Whether you are paranoid or in denial, you are being watched. Throughout the novel Nineteen Eighty-Four, there is an underlying message that our 2018 society should be paying close attention too. In George Orwell’s popular novel Nineteen Eighty-four, it is evident that he is expressing a warning to readers about just how invasive surveillance and technology are becoming. It is clear that this message resonates now more than ever.
During the first few pages of Nineteen Eighty-four, the concept of Big Brother is introduced. He appears on posters throughout Oceania- the city where the main character, Winston, goes about his bleak daily life. Winston states during the first page that the poster “Is one of those images which are so contrived that the eyes follow you about when you move. BIG BROTHER IS WATCHING YOU, the caption beneath it ran.” By expressing the poster as ‘contrived’ it is evident that the people of Oceania have little control over their emotions and actions. Contrived means something is deliberately created, rather than arising naturally. When an individual is contrived, their ability to express their own feelings is removed, therefore so is an element of their human instinct. Eyes are the most symbolic sensory organ of all. They hold a level of connection and intimacy while demanding attention. Winston feels as though he is unable to be expressive, as it is seen as a form of rebellion and he is aware that the posters are always watching him, flustering him with guilt and fear. The world of Nineteen Eighty-four is separated into three main class systems, the inner party, the outer party and the proles, Big Brother is top of the pyramid.
The idea of Big Brother is so predominant in Nineteen Eighty-four, that in July 2000, a reality TV show was given the title of Big Brother. This show consisted of a group of people living in a house that had in-depth surveillance. However, while in Nineteen Eighty-four Big Brother governs every aspect of the people’s lives, down to the raw emotions that the people are feeling. Whereas the TV show Big Brother is an opportunity for self-obsessed nobodies to moan about how the other contestants are being unkind to them. In the novel, if the people of airstrip one disobeyed Big Brother they were killed. Therefore the story itself was much darker than the TV show.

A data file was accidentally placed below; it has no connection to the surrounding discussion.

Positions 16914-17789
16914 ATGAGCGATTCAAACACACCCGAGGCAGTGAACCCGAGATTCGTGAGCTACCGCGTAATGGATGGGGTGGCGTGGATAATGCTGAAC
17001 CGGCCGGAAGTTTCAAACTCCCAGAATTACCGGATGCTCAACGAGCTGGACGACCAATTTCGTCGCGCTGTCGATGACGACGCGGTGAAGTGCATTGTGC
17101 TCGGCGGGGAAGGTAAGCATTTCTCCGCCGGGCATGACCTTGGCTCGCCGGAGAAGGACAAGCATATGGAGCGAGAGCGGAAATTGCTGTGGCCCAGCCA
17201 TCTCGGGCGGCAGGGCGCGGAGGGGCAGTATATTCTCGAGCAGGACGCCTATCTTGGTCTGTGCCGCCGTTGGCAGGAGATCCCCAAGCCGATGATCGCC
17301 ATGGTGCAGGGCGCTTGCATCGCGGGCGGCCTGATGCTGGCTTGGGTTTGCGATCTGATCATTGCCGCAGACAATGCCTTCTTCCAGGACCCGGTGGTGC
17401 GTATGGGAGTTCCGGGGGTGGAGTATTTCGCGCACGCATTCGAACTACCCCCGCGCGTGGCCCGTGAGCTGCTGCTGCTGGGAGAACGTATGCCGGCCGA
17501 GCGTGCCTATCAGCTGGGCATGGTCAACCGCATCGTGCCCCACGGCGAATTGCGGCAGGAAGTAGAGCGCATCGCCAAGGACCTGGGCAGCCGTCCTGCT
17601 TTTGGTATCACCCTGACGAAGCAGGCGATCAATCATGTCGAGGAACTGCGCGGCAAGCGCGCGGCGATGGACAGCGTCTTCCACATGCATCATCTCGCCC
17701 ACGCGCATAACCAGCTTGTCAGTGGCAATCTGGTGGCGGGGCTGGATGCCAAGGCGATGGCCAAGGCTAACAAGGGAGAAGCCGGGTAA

The people of Oceania live in a constant state of being monitored by the party (the governing body) through advanced and obtrusive technology. Instaled throughout the community, and in every home, were devices called Telescreens, the technology is so advanced that even the slightest glance could give Winston away this is shown through the quote- “It was terribly dangerous to let your thoughts wander when you were in any public place or within range of a telescreen. The smallest thing could give you away. A nervous tic, an unconscious look of anxiety, a habit of muttering to yourself – anything that carried with it the suggestion of abnormality, of having something to hide. In any case, to wear an improper expression on your face (to look incredulous when a victory was announced, for example) was itself a punishable offence. There was even a word for it in Newspeak: facecrime, it was called.” If a rebellion spirit is portrayed and picked up by the telescreen, the consequences are dire. This leads to people of Oceania, and more specifically Airstrip one (the city within Oceania) to live without personality, and with very little expression. There are, however, two groups of people who are not under constant monitoring. The proles and inner party members have the ‘privilege’ of overthrowing the monitoring system. The proles are not monitored. Winton sees the Proles as his only hope to seek the answers he needs, they will never revolt. Therefore, the party does not monitor them. The inner party members also have the ability to disable their telescreens. The inner party is the ruler of Oceania, making up 2%of the overall population, they are trusted and seen as royalty.
Now, in the year 2018, our privacy is an illusion, an illusion that allows us to live without being self-conscious and extremely superstitious. We have put our personal details into our devices through social media, online banking, emails and more. We trust that our ‘privacy settings’ and have faith that we are secure. I personally beg to differ.
Edward Snowden, a former central intelligence agency employee, went on to reveal NSA’s secrets through leaked documents. While working for the contractors, at some point Snowden began downloading secret documents related to U.S. intelligence activities and partnerships with foreign allies, including some that revealed the extent of data collection from U.S. telephone records and Internet activity.